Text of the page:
How industries can take an IoT-enabled approach to contact tracing

James is editor in chief of TechForge Media, with a passion for how technologies influence business and several Mobile World Congress events under his belt. James has interviewed a variety of leading figures in his career, from former Mafia boss Michael Franzese, to Steve Wozniak, and Jean Michel Jarre. James can be found tweeting at @James_T_Bourne.

In the uncertainty of the Covid-19 pandemic, countries around the globe have comparatively few weapons at their disposal. In the absence of a vaccine, mandating social distancing and correct hygiene is one tool, while the other is accurate tracking and tracing positive cases.

While the US has guidance from the Centers for Disease Control and Prevention (CDC), in the UK at least, the official contact tracing app has been beset by problems.

For businesses looking to maintain their workflows while ensuring their workplaces are safe, there are other options.

Clark Construction Group, a US building and civil construction firm, had been a long-time customer of IoT platform provider Losant around monitoring water resources on construction sites. Given Losant’s primary areas of business are asset tracking and remote monitoring for industrial and manufacturing, as well as smart environments, a conversation between vendor and client resulted in something of a eureka moment.

“[Clark] had been evaluating a number of contact tracing point solutions, whether real-time location-based systems or mobile app-based systems – and they really just did not find any that met their needs,” Adam Daniel, VP enterprise solutions at Losant, tells IoT News. “Their primary concerns were privacy, security, and infrastructure. They didn’t want to have to do a rip and replace in some aspects, or invest a large amount of money on infrastructure.”

Losant does not provide an app, but rather, an application enablement platform (AEP), from which organisations can build products, as well as create and monitor all types of data, and scale to potentially millions of devices. With the architecture defined, all Clark needed to do for contact tracing was add Bluetooth Low Energy (BLE) tags.

Enterprises (below) can distribute a tag – or wearable device – which uses BLE to track contact with other physical tags. The tags keep a log of all other tags in real-time, and then when it gets within range of a gateway, it uploads its contact list to the cloud via that gateway.

“The overall architecture is not based off real-time location – we don’t actually translate any kind of tag into an X Y,” explains Daniel. “We focus on the proximity and the detection from tag to tag, so no personally identifiable information is ever stored on a BLE tag.

“We’re not dictating how things are happening, so we allow customisation, we allow integrations with HR systems, enterprise databases, and really form the need to perform the solution to the need of the customers,” he adds.

Different industries have different challenges. In construction for instance, the form factor of the tag is vital, as well as its durability. For retail, comfort may be more important; should the tag be worn as a lanyard, an armband, or even clipped onto a vest? “I think that’s also helped us out,” adds Daniel. “[With] our partner network we’re able to go out and really understand what the customer needs, and then help them or work with them to identify the right form factor and the right tag.”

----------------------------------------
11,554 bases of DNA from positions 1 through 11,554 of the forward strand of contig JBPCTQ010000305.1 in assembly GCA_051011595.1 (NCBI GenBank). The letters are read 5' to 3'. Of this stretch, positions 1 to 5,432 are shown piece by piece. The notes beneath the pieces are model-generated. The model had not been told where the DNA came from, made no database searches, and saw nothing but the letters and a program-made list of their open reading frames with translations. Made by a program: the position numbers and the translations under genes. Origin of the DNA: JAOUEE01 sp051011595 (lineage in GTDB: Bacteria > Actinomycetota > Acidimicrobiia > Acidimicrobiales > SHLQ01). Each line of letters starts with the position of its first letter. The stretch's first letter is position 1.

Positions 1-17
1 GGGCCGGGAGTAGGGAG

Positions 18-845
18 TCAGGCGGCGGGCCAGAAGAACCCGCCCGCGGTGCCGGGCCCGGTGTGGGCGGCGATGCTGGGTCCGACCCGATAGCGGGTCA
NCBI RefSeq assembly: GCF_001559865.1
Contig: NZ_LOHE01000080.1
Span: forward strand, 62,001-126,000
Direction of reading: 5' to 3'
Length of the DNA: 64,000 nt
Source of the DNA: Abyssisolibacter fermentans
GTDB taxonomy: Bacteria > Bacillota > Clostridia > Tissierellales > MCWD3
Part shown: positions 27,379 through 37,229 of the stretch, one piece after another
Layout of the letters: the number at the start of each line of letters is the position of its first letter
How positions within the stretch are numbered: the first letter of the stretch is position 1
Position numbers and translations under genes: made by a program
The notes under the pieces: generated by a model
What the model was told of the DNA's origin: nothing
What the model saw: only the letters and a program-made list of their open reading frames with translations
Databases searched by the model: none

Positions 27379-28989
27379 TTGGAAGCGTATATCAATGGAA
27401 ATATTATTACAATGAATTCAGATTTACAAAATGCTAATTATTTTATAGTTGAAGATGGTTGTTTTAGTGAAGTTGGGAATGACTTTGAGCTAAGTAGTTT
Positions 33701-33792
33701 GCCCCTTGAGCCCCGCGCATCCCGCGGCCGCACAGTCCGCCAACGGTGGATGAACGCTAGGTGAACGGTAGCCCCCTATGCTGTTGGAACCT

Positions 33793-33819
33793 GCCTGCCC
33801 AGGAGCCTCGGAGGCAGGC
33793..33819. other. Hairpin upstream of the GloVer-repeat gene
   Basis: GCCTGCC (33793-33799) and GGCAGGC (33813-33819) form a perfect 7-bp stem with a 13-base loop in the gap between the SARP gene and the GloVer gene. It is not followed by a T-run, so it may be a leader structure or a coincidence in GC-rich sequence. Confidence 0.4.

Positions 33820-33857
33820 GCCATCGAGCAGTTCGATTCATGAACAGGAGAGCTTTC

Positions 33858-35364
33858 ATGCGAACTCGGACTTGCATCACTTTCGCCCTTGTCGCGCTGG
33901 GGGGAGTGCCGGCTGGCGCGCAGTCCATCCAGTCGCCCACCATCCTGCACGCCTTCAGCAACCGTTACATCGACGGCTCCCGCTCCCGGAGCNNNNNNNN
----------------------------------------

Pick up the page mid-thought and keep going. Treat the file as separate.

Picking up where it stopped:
So why choose an IoT platform company rather than a provider who specialises in point solutions around contact tracing? Again flexibility – asset tracking expertise notwithstanding – is the watchword; not only in functionality and features, but in hardware.

“We’re seeing a lot of the current solutions out there be very tied to a specific type of tag or infrastructure,” explains Daniel. “We’re also seeing a lot of our competition is not purposefully built for contact tracing.

“We’ve taken the approach from day one that it’s not an asset tracker – it is for social distancing, and contact tracing,” Daniel adds. “We are also working with customers or with hardware partners who have that same approach, but if a customer also had a real-time location system already in their infrastructure, we could also integrate with that to provide additional information.”

Losant is speaking at the IoT Tech Expo North America Virtual event later this week, and the company is interested not only in how organisations are reacting to remote monitoring, but also what the future – uncertain as it is – will hold.

This harks back to the original conversation the company had with Clark Construction, and one of the latter’s key concerns: how can we use contact tracing to help understand what life after Covid-19 looks like? This is where Losant’s third line of business comes into play. “Smart environments are a very interesting play right now,” says Daniel. “Eventually we will get back to work a little bit more, so what does the smart environment of the future look like?”

Ultimately however, if the company’s experience is anything to go by, Covid-19 has seen Losant have conversations with customers which go beyond IoT. “This is new to everyone,” adds Daniel. “It’s about how your customers are working with HR to get the employee associated with a tag. We’ve become almost a consultant in contact tracing, beyond IoT and technology.”

You can find out more about Losant’s contact tracing solution here, and watch a video on how it works here, while learn more and register for their sessions at IoT Tech Expo here.

Interested in hearing industry leaders discuss subjects like this? Attend the IoT Tech Expo World Series events with upcoming shows in Silicon Valley, London, and Amsterdam.

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